Admission to the Museum is free for Federal Employees and three family members through Feb. 21.
The Museum will be closing early on March 13 prior to our Apollo 9 event. Last tickets will be sold at 2:30, the Museum will close at 3:00.
Nicknamed the “Bent Wing Widow Maker” by pilots who wrestled her onto the decks of the World War II carriers, and “Whistling Death” by our enemies who heard the distinctive shriek created by the wing root veins as she dove inbound on the attack, the Corsair proved extremely formidable as a weapon of war. In fact most aeronautical historians would argue the F4U was the finest prop-driven fighter plane ever to see action. In the hands of a capable pilot, the Corsair was almost unbeatable.
While the Corsair was designed to be flown from carrier decks, the bulk of the aircraft’s production went to the Marine Corps where they were flown from the forward islands of the Central Pacific, the Philippines, and ultimately Okinawa. Once having gone through teething problems, typical of any new operational aircraft, the Corsair amassed a very healthy kill ratio of 11:1 over the Japanese. Although it was faster than the front-line Navy fighter at the time, the Grumman F6F Hellcat, only a handful of Naval squadrons operated the Corsair at sea, and only one squadron from land bases. The Vought Corporation produced 16 variants of the Corsair, totaling more than 12,000 units. Goodyear and Brewster added to the totals, producing variants of their own. Among those types were a rare photo reconnaissance version, a night fighter, and the FG2 series employing the largest piston engine in production at the time, the Pratt and Whitney R-4360.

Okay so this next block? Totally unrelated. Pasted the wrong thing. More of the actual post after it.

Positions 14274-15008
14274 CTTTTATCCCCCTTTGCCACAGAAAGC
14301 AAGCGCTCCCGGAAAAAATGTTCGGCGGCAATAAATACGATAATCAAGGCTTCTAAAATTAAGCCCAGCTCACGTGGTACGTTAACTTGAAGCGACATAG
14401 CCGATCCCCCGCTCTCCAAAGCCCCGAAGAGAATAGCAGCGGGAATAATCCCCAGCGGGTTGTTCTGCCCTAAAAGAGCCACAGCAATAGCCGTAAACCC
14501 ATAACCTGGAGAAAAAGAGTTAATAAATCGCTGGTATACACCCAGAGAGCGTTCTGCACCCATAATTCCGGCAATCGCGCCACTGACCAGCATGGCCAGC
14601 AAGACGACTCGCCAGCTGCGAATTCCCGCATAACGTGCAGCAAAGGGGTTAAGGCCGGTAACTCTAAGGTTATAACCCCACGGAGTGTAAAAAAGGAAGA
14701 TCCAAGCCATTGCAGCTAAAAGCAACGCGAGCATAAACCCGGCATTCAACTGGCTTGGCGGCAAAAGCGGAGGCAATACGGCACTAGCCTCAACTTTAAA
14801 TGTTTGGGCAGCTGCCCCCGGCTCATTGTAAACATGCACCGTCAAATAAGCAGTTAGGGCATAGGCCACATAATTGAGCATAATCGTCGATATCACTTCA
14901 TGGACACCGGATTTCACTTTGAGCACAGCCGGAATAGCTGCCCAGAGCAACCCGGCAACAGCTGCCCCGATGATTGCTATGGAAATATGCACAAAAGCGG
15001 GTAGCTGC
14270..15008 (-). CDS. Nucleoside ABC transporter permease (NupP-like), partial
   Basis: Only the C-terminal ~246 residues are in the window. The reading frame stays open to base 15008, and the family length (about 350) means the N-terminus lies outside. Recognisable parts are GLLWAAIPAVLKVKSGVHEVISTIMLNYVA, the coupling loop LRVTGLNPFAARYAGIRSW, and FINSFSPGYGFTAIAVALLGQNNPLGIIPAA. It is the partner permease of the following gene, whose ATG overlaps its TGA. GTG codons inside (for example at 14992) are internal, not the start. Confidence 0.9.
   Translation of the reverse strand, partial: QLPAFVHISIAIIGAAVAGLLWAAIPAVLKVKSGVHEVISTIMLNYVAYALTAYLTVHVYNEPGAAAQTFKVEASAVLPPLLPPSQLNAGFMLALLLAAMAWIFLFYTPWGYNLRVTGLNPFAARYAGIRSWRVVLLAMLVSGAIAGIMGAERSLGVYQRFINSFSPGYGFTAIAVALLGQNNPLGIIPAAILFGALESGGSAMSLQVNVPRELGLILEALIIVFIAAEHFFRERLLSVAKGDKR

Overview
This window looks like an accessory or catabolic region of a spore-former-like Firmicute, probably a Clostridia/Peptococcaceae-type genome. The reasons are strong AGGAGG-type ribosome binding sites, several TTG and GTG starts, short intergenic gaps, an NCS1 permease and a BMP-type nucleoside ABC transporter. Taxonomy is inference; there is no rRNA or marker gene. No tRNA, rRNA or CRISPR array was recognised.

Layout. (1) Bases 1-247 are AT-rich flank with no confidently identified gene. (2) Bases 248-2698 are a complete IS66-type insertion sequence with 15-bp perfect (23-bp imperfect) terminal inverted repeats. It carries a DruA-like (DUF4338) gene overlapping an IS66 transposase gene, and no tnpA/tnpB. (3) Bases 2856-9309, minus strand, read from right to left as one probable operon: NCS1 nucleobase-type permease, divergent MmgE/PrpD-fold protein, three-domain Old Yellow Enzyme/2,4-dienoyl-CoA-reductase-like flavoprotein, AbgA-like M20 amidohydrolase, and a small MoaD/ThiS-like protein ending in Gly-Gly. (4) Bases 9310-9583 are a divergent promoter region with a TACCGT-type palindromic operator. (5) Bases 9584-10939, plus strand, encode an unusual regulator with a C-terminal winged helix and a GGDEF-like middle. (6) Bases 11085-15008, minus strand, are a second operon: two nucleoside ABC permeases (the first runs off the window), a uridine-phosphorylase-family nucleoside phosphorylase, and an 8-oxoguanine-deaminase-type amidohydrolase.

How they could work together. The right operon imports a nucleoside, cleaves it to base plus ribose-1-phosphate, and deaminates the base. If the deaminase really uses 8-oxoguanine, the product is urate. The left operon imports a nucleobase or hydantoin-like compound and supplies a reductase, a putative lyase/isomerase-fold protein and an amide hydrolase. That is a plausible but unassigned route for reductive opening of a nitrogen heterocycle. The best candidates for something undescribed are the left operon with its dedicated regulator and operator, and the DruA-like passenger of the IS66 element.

Far from being written off following WWII, the Corsair motored on with a special version, the AU-1, built for the Marines and employed as a low level ground attack aircraft during the Korean conflict. In fact, as late as 1955, the Corsair could be found in active duty Marine Corps squadrons, and the final 94 aircraft in the series, the F4U-7 built for the French Navy, saw action in Algeria, Indo China, and the Suez, before being retired in 1964. The Museum’s aircraft, a F4U-7, has been restored as an AU-1 in the markings of San Diego Padres long time announcer Jerry Coleman. Coleman flew SBD Dauntless dive bombers during World War II and returned to the Marines to fly the Corsairs in Korea. The aircraft was built and delivered to the French in May of 1953 where it saw service in Algeria and the Suez. Returned to the United States in 1964, it was painted several times as both an F4U-4 and an AU-1. On loan from the U.S. Navy to the USS Alabama Museum in Mobile, it was severely damaged in Hurricane Katrina and returned to the Naval Museum in Pensacola for disposition. The San Diego Air and Space Museum received the aircraft from the Navy in 2008, and over a three-year period, Museum restoration volunteers restored it to its present condition.